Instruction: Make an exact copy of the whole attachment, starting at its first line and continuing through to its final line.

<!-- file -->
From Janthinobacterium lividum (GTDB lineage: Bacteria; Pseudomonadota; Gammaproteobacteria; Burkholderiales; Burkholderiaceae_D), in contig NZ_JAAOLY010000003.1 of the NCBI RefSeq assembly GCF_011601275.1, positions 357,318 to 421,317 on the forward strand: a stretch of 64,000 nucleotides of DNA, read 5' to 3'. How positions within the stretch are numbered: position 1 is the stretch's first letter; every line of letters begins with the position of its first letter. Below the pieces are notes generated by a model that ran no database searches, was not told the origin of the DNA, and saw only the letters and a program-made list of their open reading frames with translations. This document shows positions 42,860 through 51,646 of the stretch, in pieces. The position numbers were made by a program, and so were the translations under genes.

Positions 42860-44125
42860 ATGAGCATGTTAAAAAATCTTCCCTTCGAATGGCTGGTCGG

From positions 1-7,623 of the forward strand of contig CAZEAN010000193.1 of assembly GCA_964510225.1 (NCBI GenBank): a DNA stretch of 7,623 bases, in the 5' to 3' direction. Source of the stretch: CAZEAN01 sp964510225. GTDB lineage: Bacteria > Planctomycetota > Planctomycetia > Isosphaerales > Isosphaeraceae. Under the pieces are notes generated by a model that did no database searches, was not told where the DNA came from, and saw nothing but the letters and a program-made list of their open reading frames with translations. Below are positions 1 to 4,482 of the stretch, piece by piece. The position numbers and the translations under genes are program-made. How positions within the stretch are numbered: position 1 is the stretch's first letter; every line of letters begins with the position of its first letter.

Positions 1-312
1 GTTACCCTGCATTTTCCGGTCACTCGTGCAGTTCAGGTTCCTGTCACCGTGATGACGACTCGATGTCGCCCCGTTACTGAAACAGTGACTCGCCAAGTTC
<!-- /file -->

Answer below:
From Janthinobacterium lividum (GTDB lineage: Bacteria; Pseudomonadota; Gammaproteobacteria; Burkholderiales; Burkholderiaceae_D), in contig NZ_JAAOLY010000003.1 of the NCBI RefSeq assembly GCF_011601275.1, positions 357,318 to 421,317 on the forward strand: a stretch of 64,000 nucleotides of DNA, read 5' to 3'. How positions within the stretch are numbered: position 1 is the stretch's first letter; every line of letters begins with the position of its first letter. Below the pieces are notes generated by a model that ran no database searches, was not told the origin of the DNA, and saw only the letters and a program-made list of their open reading frames with translations. This document shows positions 42,860 through 51,646 of the stretch, in pieces. The position numbers were made by a program, and so were the translations under genes.

Positions 42860-44125
42860 ATGAGCATGTTAAAAAATCTTCCCTTCGAATGGCTGGTCGG

From positions 1-7,623 of the forward strand of contig CAZEAN010000193.1 of assembly GCA_964510225.1 (NCBI GenBank): a DNA stretch of 7,623 bases, in the 5' to 3' direction. Source of the stretch: CAZEAN01 sp964510225. GTDB lineage: Bacteria > Planctomycetota > Planctomycetia > Isosphaerales > Isosphaeraceae. Under the pieces are notes generated by a model that did no database searches, was not told where the DNA came from, and saw nothing but the letters and a program-made list of their open reading frames with translations. Below are positions 1 to 4,482 of the stretch, piece by piece. The position numbers and the translations under genes are program-made. How positions within the stretch are numbered: position 1 is the stretch's first letter; every line of letters begins with the position of its first letter.

Positions 1-312
1 GTTACCCTGCATTTTCCGGTCACTCGTGCAGTTCAGGTTCCTGTCACCGTGATGACGACTCGATGTCGCCCCGTTACTGAAACAGTGACTCGCCAAGTTC